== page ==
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Above the fold

Why is there so much scrolling on this website?

I’ve been getting this, let’s say, complaint, that people don’t like to scroll around. That people like things above the fold.

Not true. There is enough research to support the fact that people in fact do scroll. They scroll a strong majority of times. Scrolling is one of the most natural interactions on any device now, so no, you shouldn’t worry about people not finding something because it wasn’t on the top.

If you’re interested in reading this, you will search. If you’re not, no amount of text, buttons or arrows above the fold will make you stay. 

And that’s fine. This one is made for those ready to listen. Slowly. And I’m not shouting.

MarketingMartin Uhnak
Your passion may be dangerous

Is it just careless copy or do we actually believe a rockstar engineer is passionate about a fast paced environment?

Maybe we should watch out for all the passion talk. “Follow your passion” might be the worst lie we’ve been told.

The illusion of a magic moment that points to a direction that makes all the sense in the world may be just that. An illusion. There may be people (like me) who get excited about a bunch of things, every once in a while, there may be something that seems like a passion. It may fade, and then come back. 

You may get a quick start, then you get stuck. But if you liked it at first, if it liked you, that may be it. That may be one if them. 

That may be it for now.

If you liked it at first, if it liked you, that may be it.

So no, don’t follow your passion. Follow opportunity. If one of those pops up, you may get some early wins. You keep at it. Even when it’s not glamorous, even if you can’t - or don’t want to tell your friends. Even if you don’t fit in. If you liked it at first, if it liked you, that may be it.

Your place to develop. Your place to flourish. Your place to build character and find meaning. Yes, there is meaning in tough work. As there is in meaning in struggle and strain.

The place for hard work, good work, and most of all bad work. 

If you want good people, passionate people, you can do as little as care about what you’re saying. Carelessness is worse than incompetence.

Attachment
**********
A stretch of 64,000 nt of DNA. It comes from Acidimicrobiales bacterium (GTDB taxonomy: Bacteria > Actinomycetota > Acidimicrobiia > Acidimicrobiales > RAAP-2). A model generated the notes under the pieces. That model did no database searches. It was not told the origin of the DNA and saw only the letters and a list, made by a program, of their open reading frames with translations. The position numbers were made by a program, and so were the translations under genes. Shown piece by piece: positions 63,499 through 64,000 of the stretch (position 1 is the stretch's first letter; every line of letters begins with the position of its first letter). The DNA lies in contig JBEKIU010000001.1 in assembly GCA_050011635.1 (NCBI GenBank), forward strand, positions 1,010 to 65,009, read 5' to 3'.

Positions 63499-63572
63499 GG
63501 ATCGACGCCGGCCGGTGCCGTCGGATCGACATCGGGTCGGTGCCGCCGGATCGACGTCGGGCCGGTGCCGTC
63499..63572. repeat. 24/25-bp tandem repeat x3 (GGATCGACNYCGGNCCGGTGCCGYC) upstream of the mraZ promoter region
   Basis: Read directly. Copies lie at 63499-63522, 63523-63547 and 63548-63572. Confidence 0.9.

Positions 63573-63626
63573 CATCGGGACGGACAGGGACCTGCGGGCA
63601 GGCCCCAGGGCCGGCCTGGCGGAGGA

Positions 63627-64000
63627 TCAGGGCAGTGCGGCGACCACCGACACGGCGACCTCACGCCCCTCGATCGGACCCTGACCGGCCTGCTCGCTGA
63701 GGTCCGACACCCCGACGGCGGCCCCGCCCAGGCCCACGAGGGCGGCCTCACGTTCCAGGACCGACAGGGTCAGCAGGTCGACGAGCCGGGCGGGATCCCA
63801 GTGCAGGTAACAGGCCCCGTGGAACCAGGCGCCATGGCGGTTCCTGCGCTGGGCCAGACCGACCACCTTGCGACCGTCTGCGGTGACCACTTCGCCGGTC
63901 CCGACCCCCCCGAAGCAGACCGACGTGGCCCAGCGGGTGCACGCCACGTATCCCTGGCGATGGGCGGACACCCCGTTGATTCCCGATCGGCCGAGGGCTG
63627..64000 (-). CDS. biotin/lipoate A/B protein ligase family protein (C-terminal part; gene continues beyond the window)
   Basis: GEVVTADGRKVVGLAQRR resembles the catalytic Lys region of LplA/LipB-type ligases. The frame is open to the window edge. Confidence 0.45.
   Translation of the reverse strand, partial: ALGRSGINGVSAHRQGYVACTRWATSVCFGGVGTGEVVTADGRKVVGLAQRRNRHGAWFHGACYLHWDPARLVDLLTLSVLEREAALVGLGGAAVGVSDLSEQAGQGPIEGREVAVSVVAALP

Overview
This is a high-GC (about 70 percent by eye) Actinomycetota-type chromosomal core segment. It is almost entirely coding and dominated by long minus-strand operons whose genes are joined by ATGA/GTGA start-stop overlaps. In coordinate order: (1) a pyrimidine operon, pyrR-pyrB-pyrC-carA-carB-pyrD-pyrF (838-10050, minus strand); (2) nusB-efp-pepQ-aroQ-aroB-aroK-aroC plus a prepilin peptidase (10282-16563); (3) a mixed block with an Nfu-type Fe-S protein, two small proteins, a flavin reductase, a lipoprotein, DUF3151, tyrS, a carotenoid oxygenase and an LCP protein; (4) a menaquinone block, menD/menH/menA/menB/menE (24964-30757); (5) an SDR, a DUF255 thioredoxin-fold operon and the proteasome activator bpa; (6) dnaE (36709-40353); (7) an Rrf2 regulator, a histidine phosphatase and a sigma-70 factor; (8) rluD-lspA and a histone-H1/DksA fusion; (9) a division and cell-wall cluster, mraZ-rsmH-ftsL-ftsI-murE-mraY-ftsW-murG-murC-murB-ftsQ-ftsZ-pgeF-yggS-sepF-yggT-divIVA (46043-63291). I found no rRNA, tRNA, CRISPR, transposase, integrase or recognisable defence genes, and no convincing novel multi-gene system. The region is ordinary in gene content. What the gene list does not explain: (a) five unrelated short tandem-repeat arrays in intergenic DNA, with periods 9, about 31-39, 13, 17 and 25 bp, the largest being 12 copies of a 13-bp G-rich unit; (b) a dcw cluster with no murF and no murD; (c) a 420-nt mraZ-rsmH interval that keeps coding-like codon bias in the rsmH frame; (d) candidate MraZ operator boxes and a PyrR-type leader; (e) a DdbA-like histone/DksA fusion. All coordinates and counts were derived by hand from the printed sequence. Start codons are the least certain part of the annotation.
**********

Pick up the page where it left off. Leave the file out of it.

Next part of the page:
Attention + Empathy = Meaningful Interactions

I want to know everything. 

Everything you care about. The meat, not the surface. I have grown to dislike small talk. Something unuseful by design, an introduction without substance.

When you write an introduction to your book, a lead for your article, or record an introduction to your podcast, you (should) do it after the fact. After you make it, you can nitpick the substance or create suspense.

But what if we cared?

Oftentimes with small talk, it’s empty. Lack of interest and lack of substance. But what if we cared? What if we care about the people to start a conversation and maybe build a relationship? It surely doesn’t happen when we move on to business.

The ultimate conversation starter

“Tell me about yourself.”

A substitute for the small talk we dread. You know, the one about weather and traffic and busyness and how time flies by.

It’s great because it’s compassionate and non-judgmental. It doesn’t preconceive notions about the other person and leaves them free to form the story about themselves.

Maybe what she does for a living is not what she deems important. Maybe she’s not ready to tell you about her weekend. Maybe she wants a permission for your genuine attention.

And it costs nothing to try it out.

Lessons on marketing from Dr. Seuss

We looked and we saw him,
the Cat in the Hat. 
And he said to us:
I know it is wet and the sun is not sunny,